If a group of genes is located next to one another on the chromosome then, in a short time scale, they act as a single gene during genetic processes. This is advantageous in cases when the relevant gene participates in the formation of traits that exist in two or more forms that are advantageous for their carrier, where other forms of the trait that could be formed by random combination of the alleles in the relevant loci would be disadvantageous for their carrier. The occurrence of genes in closely neighbouring loci is then denoted as a supergene.

The best known cases of supergenes were described in study of mimesis in butterflies. Sometimes, a certain type of butterfly imitates several various kinds of poisonous or bad-tasting butterflies. A number of genes affecting the individual traits of the pattern are required for the creation of the relevant pattern on its wings. These genes are located close to one another on the chromosome, so that the parent passes on the relevant combination of alleles to its progeny together. Thus, the progeny consist almost entirely of individuals that inherit the relevant supergene from the father (and imitate one bad-tasting species of butterfly) or who inherited this supergene from the mother (and imitate another species of bad-tasting of butterfly). Individuals that inherited the recombined genotype, whose phenotype would thus not be similar to either of the imitated species and whose mimetic defense against predators would thus be reduced, occur in the progeny of the particular species only rarely.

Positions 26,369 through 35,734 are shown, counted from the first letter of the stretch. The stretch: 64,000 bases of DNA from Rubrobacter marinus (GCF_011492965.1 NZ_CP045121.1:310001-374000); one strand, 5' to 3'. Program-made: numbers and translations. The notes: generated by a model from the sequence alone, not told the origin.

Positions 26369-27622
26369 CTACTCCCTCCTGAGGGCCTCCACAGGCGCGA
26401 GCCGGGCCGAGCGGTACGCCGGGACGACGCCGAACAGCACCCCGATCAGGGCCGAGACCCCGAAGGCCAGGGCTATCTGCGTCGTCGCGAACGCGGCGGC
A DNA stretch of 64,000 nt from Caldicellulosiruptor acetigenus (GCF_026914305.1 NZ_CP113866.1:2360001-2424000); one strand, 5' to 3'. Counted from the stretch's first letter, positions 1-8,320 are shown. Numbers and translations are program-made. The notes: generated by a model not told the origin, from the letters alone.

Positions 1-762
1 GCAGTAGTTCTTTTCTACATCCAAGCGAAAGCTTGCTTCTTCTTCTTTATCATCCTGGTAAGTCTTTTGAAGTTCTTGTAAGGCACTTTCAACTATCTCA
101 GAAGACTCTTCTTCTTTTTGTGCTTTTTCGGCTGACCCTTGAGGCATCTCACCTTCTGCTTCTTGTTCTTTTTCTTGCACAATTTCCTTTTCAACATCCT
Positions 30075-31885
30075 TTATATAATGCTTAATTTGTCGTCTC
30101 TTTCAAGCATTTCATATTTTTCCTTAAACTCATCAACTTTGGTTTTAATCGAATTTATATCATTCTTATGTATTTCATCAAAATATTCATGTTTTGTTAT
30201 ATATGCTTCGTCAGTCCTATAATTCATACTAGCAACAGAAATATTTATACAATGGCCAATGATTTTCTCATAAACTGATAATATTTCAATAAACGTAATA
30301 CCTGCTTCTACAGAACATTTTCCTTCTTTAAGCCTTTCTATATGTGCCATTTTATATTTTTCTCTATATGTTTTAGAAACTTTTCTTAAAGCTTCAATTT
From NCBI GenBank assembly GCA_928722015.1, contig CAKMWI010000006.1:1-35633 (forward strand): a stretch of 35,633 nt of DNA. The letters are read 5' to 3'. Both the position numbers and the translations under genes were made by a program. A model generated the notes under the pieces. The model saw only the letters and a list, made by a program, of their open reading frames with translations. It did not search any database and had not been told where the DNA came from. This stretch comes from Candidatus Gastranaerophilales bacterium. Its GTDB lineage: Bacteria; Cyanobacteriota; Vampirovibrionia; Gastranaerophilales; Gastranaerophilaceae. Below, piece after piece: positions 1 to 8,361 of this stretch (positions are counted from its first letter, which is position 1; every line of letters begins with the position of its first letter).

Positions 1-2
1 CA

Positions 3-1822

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The classical Darwinian theory of evolution can explain the evolution of adaptive traits only in asexual organisms. The frozen plasticity theory is much more general: It can also explain the origin and evolution of adaptive traits in both asexual and sexual organisms Read more